I finished a few really pretty things last week!
First I’ll show you the Shakerag Top, by Amy Christoffers. This was a design I had eyed since it came out a few years ago, since before the name of the publication it’s in was changed to “Modern Daily Knitting.” I thought it would be a perfect use to bring together some of my 51 Yarns samples into something wearable, since I had several skeins of unusual fibers at around the same lacy gauge. Things like lace, ramie, cotton and soyasilk. I had spun these all quite fine, because (a) they seemed easier to spin that way, and (b) I wasn’t sure when I would ever spin them again, so I put more time into them than in other samples.
I hemmed and hawed about how to put them together in a way that would create a balanced fabric. For my size, I would need about 1200 yards. That meant 800 yards of a yarn that would go all the way up the top, and 400 yards of something that would be held together for the heavier stripes. That fit with the Ramie (about 400 yards) and the silk samples (about 800 yards altogether). To the bottom of the top, I added my shetland samples from the rewinding-and-not samples, as a sort of insurance policy.
This was perfect to really use those yarns up. I used practically every inch of the Shetland, Pedencal silk, Muga silk, and Bombyx silk. I have a small ball of Ramie left over, and a larger ball of camel/silk, which was only used for the very top of the body, and the finishing of the arm- and neck-holes.
When I cast the thing off, it appeared to be a rectangle of the wrong dimensions. A picture in Landscape that I wanted to be Portrait. But blocking set things right. I blocked it long, and the drape of these fibers took over. When I put it on, I literally gasped at how fantastic it looked.
The silk feels amazing. The drape looks amazing. The sillhouette was exactly what I was looking for: it feels mature, and kind to my approaching-middle-age body, without being frumpy. Yes, yes, yes!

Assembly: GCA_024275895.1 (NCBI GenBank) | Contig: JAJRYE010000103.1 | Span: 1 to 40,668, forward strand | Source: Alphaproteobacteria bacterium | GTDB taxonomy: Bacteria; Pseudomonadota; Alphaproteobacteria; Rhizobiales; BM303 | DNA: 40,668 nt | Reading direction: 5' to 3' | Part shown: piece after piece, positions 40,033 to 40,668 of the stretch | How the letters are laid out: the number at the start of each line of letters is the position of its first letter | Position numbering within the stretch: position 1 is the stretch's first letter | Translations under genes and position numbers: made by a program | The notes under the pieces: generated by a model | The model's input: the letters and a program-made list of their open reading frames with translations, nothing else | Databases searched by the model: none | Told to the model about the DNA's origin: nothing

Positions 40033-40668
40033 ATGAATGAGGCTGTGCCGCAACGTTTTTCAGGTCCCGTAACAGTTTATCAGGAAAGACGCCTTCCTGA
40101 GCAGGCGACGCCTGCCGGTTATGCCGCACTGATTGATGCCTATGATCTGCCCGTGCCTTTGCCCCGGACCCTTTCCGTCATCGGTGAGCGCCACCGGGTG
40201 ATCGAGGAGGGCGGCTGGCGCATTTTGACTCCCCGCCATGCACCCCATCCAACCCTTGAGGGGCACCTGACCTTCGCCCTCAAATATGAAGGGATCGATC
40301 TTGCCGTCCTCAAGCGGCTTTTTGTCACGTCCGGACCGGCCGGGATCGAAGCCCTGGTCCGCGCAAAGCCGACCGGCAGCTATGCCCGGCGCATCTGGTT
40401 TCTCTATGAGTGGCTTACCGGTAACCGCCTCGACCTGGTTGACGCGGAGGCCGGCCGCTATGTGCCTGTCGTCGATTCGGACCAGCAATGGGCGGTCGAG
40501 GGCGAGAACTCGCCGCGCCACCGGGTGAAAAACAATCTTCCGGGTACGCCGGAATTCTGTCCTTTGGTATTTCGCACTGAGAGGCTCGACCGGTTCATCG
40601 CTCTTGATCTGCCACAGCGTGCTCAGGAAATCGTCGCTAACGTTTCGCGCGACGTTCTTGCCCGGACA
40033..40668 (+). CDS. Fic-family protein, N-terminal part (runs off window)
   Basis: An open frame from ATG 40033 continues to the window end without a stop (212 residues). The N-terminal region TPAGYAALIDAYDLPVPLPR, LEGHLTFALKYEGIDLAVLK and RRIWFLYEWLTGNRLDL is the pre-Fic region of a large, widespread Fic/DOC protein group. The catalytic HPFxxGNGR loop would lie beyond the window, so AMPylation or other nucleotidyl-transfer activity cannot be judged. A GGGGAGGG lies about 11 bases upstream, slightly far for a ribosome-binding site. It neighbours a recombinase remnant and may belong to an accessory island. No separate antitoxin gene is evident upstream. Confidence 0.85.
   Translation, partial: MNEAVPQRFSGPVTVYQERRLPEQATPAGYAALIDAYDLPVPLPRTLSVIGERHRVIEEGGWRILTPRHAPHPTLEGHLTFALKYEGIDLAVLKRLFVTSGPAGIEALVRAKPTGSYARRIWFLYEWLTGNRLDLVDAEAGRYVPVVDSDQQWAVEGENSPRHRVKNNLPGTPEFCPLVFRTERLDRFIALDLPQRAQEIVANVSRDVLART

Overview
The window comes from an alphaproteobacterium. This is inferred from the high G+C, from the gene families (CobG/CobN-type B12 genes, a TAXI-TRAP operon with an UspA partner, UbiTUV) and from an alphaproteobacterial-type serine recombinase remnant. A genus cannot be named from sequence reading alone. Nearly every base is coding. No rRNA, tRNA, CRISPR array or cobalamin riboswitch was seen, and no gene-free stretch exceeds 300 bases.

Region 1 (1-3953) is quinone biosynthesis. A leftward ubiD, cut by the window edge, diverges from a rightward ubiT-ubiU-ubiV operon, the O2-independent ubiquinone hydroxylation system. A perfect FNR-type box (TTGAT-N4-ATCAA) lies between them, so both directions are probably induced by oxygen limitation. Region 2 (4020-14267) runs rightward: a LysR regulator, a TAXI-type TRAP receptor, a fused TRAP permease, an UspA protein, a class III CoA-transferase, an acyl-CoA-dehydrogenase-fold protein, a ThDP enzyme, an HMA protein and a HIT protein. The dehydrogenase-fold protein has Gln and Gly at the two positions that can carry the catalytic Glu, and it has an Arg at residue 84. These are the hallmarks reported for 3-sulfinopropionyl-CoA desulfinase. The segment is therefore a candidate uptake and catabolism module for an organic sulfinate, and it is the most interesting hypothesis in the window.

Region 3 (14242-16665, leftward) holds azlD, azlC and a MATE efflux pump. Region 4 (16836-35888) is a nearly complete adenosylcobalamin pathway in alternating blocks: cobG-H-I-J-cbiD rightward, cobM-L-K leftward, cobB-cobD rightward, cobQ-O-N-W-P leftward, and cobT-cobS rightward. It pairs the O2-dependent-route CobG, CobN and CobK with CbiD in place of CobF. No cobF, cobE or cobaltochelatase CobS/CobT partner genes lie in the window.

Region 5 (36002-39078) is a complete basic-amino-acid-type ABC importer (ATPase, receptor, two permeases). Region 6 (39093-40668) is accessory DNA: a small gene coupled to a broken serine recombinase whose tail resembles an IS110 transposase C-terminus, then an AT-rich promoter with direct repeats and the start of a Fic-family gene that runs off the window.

I very rarely finish a project and think “I want another one!” But this time, I kept the needles and pattern in their bag so I can cast on another, as soon as I spin up the rest of the cotton and soysilk. Just, yes.
The top goes perfectly with my other FO from last week: the “Teacup Corset Apron” by Meg McElwee from her first book, Sew Liberated. I started this project back when I was making a lot of cakes, and I wanted to have more aprons so I could still have one when another was in the wash. The fabric is from a beautiful collection of batik half-yards that my MIL sent up when I said I needed “a couple of yards of blue” to finish Dooner’s quilt backing. (Thanks again!) I couldn’t decide between two colourways, so I cut fabric for both.
Sadly, cutting is my favorite part of a sewing project. Then my oldest child stood on my sewing machine to reach something and permanently broke something cosmetic but important to ease of use, and I disassembled my sewing area to make a podcasting studio. The apron pieces sat, neatly in a clear bag on my shelf, accusing me.
March has brought with it a shaking off of old projects, a waking up and realizing that I really do have Too Many Things on the Go. I finally sucked it up and tried out the new-to-me machine that had been found and gifted to me, found it worked perfectly on the first try, and had these sewn up in two days.